The Doctrines of Grace, Part 7

INTRODUCTION – When describing the atonement, the Scriptures consistently use the language of efficaciousness. By efficacious is meant that Christ’s work on Calvary produced the effect desired by God. Christ did not lay His life down for a reward that was indefinite (Is. 53:10-12).

The promise was made to Christ of eternal life to His own before the world began (Titus 1:1-3; 2 Tim. 1:9). Had the success of His work been dependent upon the ungoverned will of man, none would have accepted salvation. Had the security of salvation been dependent upon fickle and faithless minds, none would have uniformly held fast so as not to be finally cast out. BUT, Christ did not descend from heaven and pour out His soul unto death on an uncertain enterprise. NO, He had the promise BEFORE He left the Father’s bosom that He was entitled to a certain reward for His great work.

Application – One of the goals of studying sovereign grace is a deeper appreciation of the glory of God in the matter of your salvation. Those who know God are characterized by pressing on to know Him better (Hos. 6:3). Those who know God have great thoughts of God (Amos 4:13; 5:8,9).

Therefore when we study and explore the nature of the atonement, we stand in awe at the sovereignty of God’s grace towards us. We marvel that God should take us from defiled dust to immortal glory. As a result, we increasingly magnify the Lord for so complete and great a salvation. The success and certainty of God’s redemptive plan is anchored in His eternal wisdom. Scripture indicates that prior to the cross, this eternal wisdom was a MYSTERY, predestinedbefore the ages to our glory! (1 Cor. 2:6,7).


SACRIFICE – An offering by which the sinner is sanctified and made perfect in God’s sight (1 Cor. 5:7; Heb. 10:14; 13:12).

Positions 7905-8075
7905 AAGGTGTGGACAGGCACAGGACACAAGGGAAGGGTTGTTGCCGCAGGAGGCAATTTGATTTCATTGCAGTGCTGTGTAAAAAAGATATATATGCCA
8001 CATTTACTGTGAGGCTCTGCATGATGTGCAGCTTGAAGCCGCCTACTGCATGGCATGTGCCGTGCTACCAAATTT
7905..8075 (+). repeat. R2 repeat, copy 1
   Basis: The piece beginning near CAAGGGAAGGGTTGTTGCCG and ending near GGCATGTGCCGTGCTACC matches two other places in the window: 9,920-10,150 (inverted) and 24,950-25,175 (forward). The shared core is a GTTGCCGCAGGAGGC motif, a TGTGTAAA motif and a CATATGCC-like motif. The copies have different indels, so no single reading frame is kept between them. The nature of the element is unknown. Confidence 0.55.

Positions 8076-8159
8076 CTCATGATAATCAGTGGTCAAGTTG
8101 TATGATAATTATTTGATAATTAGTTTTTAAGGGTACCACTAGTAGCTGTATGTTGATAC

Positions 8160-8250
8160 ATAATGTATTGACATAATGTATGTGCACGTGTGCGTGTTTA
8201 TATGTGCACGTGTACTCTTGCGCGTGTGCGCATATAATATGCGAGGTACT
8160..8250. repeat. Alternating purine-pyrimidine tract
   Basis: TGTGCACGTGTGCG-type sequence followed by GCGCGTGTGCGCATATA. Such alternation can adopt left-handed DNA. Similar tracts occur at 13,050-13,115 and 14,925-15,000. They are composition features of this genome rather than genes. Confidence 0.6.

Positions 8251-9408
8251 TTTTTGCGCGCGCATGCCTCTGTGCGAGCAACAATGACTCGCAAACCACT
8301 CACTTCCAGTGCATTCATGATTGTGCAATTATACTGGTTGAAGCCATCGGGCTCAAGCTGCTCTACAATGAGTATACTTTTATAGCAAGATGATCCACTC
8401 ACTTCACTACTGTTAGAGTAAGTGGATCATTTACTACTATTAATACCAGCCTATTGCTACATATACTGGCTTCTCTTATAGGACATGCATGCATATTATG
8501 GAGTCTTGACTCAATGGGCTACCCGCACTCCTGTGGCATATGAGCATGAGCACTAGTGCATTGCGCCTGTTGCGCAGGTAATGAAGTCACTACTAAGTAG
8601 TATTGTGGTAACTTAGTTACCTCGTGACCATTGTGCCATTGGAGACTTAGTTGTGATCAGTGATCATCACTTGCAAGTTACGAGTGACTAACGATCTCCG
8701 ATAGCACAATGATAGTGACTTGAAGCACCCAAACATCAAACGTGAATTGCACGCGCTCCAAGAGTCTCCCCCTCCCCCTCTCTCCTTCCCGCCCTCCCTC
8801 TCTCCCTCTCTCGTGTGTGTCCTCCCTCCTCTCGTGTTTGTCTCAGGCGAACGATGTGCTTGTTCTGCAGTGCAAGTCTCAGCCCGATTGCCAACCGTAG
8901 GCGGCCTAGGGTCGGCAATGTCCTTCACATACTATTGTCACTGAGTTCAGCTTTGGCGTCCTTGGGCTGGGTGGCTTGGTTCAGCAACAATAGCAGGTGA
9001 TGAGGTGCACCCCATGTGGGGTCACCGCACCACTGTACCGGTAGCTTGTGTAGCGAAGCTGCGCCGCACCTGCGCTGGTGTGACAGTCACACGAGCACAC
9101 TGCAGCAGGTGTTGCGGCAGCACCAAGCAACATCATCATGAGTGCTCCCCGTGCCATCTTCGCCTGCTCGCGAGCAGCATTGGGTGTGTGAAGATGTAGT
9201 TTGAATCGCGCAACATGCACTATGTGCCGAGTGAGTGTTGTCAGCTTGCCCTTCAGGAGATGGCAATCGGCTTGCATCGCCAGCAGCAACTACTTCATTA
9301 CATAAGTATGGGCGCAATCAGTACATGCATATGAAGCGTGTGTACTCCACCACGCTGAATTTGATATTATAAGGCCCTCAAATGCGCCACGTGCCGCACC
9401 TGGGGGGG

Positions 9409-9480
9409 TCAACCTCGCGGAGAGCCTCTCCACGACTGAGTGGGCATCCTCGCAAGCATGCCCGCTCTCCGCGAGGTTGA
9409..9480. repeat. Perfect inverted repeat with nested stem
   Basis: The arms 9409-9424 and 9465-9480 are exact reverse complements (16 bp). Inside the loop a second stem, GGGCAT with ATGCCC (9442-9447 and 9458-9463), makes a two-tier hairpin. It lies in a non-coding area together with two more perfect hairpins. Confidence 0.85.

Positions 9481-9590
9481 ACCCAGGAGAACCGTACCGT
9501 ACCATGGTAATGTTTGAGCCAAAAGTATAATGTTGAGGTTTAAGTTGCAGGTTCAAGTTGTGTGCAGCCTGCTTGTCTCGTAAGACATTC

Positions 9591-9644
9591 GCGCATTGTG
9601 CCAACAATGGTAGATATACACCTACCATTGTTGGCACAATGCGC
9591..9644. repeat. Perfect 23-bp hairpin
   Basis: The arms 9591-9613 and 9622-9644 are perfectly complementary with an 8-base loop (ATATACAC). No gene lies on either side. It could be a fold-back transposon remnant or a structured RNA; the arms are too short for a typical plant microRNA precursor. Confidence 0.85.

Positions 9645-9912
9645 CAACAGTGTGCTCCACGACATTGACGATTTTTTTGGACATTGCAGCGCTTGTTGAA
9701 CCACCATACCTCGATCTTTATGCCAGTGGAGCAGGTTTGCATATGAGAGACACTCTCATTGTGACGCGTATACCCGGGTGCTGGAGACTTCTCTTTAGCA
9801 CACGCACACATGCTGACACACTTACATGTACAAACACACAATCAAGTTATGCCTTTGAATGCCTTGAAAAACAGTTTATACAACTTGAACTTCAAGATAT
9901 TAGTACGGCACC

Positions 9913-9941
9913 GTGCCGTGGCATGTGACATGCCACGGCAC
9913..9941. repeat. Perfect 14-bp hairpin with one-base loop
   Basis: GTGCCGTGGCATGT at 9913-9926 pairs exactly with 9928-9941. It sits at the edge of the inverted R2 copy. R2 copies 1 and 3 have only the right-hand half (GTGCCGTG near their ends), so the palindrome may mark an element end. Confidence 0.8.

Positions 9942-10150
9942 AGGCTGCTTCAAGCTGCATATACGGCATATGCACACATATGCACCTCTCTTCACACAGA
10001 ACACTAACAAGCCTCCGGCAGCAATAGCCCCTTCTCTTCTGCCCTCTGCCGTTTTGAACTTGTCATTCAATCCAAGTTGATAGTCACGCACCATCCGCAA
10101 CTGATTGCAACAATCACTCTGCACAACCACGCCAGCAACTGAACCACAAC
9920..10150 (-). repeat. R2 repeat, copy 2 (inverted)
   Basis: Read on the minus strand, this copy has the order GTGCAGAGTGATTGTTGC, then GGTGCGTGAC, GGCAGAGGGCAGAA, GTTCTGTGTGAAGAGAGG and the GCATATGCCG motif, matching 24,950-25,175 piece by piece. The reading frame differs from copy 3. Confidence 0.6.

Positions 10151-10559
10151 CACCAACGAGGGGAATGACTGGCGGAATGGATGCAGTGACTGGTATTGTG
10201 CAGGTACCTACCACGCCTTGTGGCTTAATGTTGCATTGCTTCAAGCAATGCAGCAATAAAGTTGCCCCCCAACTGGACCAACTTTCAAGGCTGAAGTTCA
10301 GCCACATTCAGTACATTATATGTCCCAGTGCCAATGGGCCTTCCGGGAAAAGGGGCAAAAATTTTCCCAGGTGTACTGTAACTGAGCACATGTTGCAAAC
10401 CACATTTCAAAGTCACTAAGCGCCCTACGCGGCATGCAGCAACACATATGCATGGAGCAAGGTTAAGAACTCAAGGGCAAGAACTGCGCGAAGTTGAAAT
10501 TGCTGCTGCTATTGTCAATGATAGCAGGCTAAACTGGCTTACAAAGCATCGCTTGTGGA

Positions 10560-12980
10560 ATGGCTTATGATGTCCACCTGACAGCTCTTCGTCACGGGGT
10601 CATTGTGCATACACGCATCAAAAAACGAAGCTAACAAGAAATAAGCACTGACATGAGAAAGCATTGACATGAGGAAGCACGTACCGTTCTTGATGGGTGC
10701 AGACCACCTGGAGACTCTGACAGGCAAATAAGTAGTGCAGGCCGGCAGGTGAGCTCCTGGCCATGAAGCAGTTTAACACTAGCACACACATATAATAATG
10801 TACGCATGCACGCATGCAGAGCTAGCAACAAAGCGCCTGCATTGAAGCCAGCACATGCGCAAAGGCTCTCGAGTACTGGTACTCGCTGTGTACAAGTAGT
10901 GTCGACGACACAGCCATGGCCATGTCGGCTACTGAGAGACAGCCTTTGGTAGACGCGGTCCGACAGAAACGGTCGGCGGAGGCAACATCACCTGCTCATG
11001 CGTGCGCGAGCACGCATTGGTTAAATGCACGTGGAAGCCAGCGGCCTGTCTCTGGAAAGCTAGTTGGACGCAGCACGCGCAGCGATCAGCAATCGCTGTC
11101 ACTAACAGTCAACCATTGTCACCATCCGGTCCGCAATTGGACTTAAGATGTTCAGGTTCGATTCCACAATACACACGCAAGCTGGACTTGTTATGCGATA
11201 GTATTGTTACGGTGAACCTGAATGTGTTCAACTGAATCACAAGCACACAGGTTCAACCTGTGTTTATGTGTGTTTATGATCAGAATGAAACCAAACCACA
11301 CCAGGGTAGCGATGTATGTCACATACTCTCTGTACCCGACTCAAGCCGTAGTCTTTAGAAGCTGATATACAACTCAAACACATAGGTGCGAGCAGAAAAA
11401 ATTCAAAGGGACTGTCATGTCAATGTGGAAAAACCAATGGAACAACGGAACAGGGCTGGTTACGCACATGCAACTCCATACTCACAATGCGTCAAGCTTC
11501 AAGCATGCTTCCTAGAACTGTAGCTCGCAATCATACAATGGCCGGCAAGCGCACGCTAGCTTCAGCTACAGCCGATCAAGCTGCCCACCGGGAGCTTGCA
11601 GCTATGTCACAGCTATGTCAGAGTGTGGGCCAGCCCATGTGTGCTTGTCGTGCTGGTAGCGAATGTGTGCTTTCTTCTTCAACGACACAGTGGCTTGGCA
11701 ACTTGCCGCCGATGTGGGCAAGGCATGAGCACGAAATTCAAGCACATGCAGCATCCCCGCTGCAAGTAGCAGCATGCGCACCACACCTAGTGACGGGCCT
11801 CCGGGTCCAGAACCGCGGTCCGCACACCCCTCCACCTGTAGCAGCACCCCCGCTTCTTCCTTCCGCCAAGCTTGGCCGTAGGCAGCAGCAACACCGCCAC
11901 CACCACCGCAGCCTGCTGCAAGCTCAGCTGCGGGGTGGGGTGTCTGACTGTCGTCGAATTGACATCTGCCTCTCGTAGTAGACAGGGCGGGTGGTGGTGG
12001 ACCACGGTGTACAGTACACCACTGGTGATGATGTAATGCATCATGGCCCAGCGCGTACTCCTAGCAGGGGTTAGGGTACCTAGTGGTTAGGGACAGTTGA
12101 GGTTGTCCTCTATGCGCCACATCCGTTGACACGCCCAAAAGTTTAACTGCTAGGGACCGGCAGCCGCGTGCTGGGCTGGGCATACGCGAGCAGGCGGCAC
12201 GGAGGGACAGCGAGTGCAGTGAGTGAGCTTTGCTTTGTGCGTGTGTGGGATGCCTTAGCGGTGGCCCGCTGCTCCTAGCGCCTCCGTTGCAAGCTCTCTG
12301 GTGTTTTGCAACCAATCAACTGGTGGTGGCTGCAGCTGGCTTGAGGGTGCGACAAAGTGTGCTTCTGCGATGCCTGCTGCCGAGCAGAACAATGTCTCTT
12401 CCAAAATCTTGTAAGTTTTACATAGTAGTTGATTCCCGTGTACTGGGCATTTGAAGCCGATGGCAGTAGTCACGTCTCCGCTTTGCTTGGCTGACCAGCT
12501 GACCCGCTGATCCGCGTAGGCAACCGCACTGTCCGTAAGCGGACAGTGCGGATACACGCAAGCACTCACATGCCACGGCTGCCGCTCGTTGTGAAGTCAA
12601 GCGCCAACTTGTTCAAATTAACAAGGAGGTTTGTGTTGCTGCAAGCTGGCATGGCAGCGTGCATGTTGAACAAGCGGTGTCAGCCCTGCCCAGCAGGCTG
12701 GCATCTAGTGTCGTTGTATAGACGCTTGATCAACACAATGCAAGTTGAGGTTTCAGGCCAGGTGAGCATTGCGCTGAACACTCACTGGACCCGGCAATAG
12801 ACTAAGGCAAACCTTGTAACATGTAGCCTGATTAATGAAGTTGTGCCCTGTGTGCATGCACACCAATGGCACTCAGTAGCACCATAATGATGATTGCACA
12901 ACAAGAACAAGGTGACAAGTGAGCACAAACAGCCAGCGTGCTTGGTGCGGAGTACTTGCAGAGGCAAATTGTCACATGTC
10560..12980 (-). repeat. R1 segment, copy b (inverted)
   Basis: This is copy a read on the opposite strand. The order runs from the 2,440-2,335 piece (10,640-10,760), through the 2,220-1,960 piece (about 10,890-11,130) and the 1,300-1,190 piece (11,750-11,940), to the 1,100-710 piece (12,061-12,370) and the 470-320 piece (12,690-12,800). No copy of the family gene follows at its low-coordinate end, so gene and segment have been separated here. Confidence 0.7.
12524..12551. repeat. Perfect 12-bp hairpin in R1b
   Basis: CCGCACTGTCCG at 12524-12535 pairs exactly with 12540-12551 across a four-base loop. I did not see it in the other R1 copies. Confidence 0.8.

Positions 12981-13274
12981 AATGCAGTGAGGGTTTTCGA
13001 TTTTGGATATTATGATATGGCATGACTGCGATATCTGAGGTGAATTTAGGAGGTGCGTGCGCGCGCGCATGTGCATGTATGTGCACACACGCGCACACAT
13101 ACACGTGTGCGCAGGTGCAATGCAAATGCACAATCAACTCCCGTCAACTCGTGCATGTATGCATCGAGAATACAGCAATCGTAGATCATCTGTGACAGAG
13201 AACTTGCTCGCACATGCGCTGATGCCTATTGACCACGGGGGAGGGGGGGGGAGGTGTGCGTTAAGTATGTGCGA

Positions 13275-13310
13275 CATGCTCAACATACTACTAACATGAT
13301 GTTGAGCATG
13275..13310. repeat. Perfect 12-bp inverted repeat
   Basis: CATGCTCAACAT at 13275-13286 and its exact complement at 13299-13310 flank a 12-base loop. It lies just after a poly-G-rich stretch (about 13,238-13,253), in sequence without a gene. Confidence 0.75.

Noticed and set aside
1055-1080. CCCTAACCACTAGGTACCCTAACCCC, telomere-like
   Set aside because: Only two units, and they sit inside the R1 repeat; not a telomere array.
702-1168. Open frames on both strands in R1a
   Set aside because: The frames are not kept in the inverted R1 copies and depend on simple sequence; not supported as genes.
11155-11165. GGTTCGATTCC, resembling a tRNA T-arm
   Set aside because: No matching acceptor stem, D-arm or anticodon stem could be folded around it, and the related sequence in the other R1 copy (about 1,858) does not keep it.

PROPITIATION – An atoning sacrifice that turns God’s wrath away from the sinner and makes him an object of favor (Rom. 3:25; 1 Jn. 4:10).


RECONCILIATION – The removal of enmity and hostility whereby the believing sinner is brought into the bonds of everlasting friendship with God (Rom. 5:10;

2 Cor. 5:18; Heb. 2:17).


REDEMPTION – The giving of Christ’s life as a ransom purchases sinners out of bondage for God (Matt. 20:28; Mark 10:45; Gal. 3:13; 1 Pet. 1:18; Rev. 5:9;

Eph. 1;7,14).


The need for SACRIFICE arises from the guilt of our sins and the condemnation that our transgression of God’s Law deserves.

The need for PROPITIATION is created by our being under the wrath of God (our liability to eternal condemnation under God’s settled anger).

The need for RECONCILIATION arises from our alienation from God (holy indignation on God’s side and enmity on our side).

The need for REDEMPTION is born of our bondage to sin, our bondage to Satan and our bondage to God’s justice system (we were bound in custody, awaiting punishment).

All four of the above terms used of Christ’s work in the Bible have a background in the common language patterns of the day. The Apostles did not come up with terminology that required a new dictionary in order to understand. Salvation terms employed by the Apostles had a place in the vernacular of everyday life. For example, redemption is a term taken from commercial transactions, propitiation is from the practice of religion, and justification is a term taken from the law courts.